Now, thanks to the election of President Donald Trump, New York’s liberal Democratic base is enraged, engaged and turning out. Albany Democrats can no longer do whatever they want without fearing any consequence.

Despite New York state election law’s impediments and the New York City Board of Elections best efforts to disenfranchise voters by every means, from purging them from the rolls to sending them to the wrong election district, voters came out at twice the rate they did in 2014. (To be sure, the Board of Elections may be guilty of incompetence rather than malice, although a cynic would argue that the incompetence is by design.)

Thanks to the election of President Donald Trump, New York’s liberal Democratic base is enraged, engaged and turning out.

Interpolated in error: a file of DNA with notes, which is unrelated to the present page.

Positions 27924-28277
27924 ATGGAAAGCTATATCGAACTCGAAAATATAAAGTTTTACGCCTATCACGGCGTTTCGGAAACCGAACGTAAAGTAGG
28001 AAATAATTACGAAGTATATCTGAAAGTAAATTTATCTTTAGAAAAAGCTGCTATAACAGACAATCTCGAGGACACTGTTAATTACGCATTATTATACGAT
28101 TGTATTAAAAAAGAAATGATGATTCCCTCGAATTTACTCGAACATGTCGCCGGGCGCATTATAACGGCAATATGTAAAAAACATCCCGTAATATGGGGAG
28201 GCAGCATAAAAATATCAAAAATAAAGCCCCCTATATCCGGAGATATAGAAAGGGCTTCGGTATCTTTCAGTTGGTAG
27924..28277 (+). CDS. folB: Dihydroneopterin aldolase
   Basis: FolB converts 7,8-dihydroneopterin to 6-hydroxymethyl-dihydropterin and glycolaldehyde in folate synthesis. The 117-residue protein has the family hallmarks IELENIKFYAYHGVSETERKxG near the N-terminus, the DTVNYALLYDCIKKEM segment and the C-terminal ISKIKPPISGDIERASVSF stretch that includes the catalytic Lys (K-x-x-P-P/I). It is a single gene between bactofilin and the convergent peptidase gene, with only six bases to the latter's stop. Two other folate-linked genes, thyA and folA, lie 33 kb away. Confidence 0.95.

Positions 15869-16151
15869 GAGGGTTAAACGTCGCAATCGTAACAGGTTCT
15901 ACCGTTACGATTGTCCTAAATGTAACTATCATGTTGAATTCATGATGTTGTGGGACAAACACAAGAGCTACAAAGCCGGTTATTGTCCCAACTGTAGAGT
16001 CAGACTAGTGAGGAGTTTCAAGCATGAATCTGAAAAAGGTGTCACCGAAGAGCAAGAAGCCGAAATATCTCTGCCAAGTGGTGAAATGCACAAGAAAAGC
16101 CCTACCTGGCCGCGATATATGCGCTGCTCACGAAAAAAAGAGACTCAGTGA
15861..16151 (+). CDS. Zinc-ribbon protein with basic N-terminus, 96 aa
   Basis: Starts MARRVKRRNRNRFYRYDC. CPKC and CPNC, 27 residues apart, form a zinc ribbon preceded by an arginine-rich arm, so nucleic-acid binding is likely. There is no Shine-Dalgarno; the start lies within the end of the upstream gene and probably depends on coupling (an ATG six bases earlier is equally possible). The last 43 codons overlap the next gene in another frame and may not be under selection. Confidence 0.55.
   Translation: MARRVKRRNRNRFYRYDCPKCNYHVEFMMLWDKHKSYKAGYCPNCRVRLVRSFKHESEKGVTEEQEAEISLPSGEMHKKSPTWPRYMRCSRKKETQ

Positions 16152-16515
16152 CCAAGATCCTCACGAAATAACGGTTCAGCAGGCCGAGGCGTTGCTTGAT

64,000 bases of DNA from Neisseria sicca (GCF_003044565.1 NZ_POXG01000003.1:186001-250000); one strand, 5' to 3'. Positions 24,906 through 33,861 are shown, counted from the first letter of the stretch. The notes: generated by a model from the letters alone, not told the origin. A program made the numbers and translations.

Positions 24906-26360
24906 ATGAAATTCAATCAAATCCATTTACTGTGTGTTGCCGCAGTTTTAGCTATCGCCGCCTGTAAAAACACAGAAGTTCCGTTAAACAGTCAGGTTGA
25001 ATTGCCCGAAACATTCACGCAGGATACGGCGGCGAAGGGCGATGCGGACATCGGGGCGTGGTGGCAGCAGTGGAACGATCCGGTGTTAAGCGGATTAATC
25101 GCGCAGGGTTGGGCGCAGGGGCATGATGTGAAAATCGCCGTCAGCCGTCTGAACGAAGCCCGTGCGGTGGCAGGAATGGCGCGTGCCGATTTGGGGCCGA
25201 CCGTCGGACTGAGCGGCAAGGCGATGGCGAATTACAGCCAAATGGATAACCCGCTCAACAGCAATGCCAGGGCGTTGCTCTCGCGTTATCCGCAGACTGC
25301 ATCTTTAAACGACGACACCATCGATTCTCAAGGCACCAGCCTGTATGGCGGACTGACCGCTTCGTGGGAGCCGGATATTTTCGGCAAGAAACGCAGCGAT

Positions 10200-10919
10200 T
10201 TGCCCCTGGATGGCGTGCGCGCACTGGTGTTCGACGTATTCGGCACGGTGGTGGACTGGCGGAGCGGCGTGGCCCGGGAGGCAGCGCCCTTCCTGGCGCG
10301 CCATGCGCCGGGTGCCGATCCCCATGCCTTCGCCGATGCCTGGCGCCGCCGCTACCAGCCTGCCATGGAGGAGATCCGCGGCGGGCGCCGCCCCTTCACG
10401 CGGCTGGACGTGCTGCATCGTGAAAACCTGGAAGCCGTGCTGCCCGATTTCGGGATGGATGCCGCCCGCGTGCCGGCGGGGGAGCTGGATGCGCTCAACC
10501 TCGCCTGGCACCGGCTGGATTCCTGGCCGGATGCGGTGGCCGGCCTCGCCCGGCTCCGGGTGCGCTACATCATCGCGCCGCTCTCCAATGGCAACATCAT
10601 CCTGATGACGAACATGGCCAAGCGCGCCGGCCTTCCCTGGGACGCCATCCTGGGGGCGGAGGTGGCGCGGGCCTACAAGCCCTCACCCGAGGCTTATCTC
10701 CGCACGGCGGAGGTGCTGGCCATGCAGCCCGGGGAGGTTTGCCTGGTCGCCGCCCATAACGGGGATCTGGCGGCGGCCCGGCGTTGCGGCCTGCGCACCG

Not only were a remarkable seven incumbent state senators ousted, but anti-IDC challenger Julie Goldberg came surprisingly close in her race against upstate ex-IDC state Sen. David Carlucci, losing by only 7 percentage points. Meanwhile, the progressive reformer slate for statewide offices exceeded expectations. Cynthia Nixon – a first-time candidate who was dramatically outspent by the two-term incumbent governor with a much better last name – pulled in nearly 34 percent of the vote. This is despite the fact that Cuomo nimbly adjusted to the shifting political winds and moved steadily left during his second term, especially after Nixon got in the race. Nixon’s running mate, New York City Councilman Jumaane Williams, came within 6 percentage points of upsetting Lt. Gov. Kathy Hochul. Their ally Zephyr Teachout, a law professor who has never held public office, received 30 percent of the vote – even though the establishment pick, New York City Public Advocate Letitia James, has a liberal record and strong ties to the state’s progressive political infrastructure.